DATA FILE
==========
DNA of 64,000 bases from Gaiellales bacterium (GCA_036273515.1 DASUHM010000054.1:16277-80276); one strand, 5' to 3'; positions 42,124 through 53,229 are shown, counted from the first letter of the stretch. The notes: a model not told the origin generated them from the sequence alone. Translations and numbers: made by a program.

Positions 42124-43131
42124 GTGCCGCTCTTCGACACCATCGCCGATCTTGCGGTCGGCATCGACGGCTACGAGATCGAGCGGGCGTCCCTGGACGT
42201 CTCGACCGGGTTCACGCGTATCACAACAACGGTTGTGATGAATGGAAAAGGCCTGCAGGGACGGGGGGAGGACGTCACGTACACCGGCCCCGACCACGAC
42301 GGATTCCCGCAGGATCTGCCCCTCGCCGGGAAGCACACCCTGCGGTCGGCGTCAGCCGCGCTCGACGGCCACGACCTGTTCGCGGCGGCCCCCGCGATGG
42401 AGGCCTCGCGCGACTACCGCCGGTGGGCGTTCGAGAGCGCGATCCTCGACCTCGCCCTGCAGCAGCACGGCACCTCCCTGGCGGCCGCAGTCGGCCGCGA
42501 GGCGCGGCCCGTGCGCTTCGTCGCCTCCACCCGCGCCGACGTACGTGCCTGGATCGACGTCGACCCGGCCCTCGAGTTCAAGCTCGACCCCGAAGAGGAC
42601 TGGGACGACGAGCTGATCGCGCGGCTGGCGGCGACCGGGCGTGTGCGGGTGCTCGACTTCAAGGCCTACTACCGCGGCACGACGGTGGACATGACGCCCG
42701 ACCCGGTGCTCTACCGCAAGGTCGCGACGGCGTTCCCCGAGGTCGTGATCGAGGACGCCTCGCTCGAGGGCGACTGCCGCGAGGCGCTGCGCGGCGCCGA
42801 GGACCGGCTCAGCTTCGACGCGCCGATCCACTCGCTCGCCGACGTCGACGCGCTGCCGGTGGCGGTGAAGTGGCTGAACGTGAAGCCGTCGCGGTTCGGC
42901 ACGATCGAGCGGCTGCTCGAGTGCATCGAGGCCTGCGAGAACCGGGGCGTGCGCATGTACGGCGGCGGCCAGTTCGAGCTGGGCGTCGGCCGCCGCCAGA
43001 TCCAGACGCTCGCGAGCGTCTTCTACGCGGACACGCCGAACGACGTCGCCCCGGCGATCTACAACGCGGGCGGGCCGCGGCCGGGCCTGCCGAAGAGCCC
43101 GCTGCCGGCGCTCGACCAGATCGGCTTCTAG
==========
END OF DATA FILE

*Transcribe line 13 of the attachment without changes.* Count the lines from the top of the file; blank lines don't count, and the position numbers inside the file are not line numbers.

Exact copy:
43101 GCTGCCGGCGCTCGACCAGATCGGCTTCTAG